http://dnr.wi.gov/topic/ForestBusinesses/documents/BiomassMoistureContent.pdf

Summarizing some of the article, moisture content is determined on one of two bases. The first is called GREEN BASIS:

MC% (Green basis) = (weight of water/(weight of water + dry weight of wood)) X 100%

The second basis is called OVENDRY BASIS:

MC% (OD basis) = (weight of water/(dry weight of wood)) X 100%

Pin style moisture meters rely on the relationship of resistance and water content in the wood. According to the article, most pin type meters readily available in the U.S. indicate moisture content on the OVENDRY BASIS. Instructions that come with the moisture meter may disclose the basis used.

Destructive methods for determining moisture content require a sample of wood for testing. Drilling a hole through the slab near the area where the moisture content is sought and collecting the resulting dust can provide a sample for testing. The sample could then be used following one of the standard methods for determining moisture content. Since these destructive methods take some time and equipment and are probably more involved than most wood worker would like, it is not very practical.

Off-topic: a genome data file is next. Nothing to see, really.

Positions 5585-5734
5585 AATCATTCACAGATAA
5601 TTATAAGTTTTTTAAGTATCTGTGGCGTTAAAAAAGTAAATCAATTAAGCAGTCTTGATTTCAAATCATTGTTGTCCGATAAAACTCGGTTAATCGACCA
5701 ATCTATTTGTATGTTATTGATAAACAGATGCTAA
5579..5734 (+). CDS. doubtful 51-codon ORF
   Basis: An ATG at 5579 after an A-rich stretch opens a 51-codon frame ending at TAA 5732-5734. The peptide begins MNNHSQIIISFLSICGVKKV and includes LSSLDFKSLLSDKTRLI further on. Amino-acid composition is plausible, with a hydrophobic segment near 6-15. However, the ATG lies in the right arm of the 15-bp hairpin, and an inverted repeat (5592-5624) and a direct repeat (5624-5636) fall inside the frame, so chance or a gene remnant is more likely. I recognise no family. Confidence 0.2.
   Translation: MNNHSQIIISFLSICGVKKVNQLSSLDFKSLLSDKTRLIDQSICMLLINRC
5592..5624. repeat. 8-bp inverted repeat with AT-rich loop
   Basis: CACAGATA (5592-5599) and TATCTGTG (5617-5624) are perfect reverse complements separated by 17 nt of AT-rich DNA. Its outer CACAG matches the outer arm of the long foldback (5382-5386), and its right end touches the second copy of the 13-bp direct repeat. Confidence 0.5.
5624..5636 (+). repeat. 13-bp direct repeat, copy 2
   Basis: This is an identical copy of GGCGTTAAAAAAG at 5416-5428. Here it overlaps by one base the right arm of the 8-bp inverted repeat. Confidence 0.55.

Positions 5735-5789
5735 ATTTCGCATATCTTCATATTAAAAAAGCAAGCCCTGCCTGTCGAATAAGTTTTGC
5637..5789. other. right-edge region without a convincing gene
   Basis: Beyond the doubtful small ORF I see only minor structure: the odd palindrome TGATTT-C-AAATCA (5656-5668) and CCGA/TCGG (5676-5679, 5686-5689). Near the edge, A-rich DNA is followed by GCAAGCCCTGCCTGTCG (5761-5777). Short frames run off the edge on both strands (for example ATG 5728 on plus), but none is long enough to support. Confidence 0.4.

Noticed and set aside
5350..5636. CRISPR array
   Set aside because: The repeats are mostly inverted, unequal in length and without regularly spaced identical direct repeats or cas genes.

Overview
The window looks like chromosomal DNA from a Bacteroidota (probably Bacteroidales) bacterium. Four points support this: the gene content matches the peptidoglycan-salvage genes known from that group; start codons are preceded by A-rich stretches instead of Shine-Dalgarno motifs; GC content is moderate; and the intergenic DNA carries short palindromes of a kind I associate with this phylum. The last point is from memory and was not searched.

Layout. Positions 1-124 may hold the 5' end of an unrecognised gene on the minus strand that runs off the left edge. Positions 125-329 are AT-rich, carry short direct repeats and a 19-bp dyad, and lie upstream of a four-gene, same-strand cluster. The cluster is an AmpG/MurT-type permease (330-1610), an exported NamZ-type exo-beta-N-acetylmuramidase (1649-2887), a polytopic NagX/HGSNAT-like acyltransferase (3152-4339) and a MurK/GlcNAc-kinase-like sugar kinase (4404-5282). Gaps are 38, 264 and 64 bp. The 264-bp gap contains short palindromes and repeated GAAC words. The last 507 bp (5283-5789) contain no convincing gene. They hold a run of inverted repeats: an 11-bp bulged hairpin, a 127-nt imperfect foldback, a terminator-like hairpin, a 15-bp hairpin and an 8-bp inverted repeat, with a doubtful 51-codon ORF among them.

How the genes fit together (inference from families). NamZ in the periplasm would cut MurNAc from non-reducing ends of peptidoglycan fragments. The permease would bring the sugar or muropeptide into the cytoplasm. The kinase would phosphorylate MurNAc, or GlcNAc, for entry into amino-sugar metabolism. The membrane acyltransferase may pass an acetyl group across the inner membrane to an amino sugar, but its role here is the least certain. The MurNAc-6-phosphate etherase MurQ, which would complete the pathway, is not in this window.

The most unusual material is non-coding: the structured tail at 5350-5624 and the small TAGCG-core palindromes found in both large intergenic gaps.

A non-destructive method can be used but this method relies on the Density of “dry” wood. Since Density is Weight divided by Volume and the Volume of wood changes with its moisture content, it will only give approximate (maybe good enough) moisture content of the entire piece of wood. I found the Density of various “seasoned & dry wood“ at:

http://www.engineeringtoolbox.com/wood-density-d_40.html

As used in both calculations of moisture content below:

Volume = Length X Width X Thickness of a piece of wood. I would think error in the Volume measurement is reduced if the surface of the wood has a low moisture content; otherwise the Volume would be larger than the corresponding Volume if the wood is dry; making the Volume unreliable in the calculations below. This assumption relies on the belief that the surface moisture content is a good enough indicator of low moisture content in the center of the wood.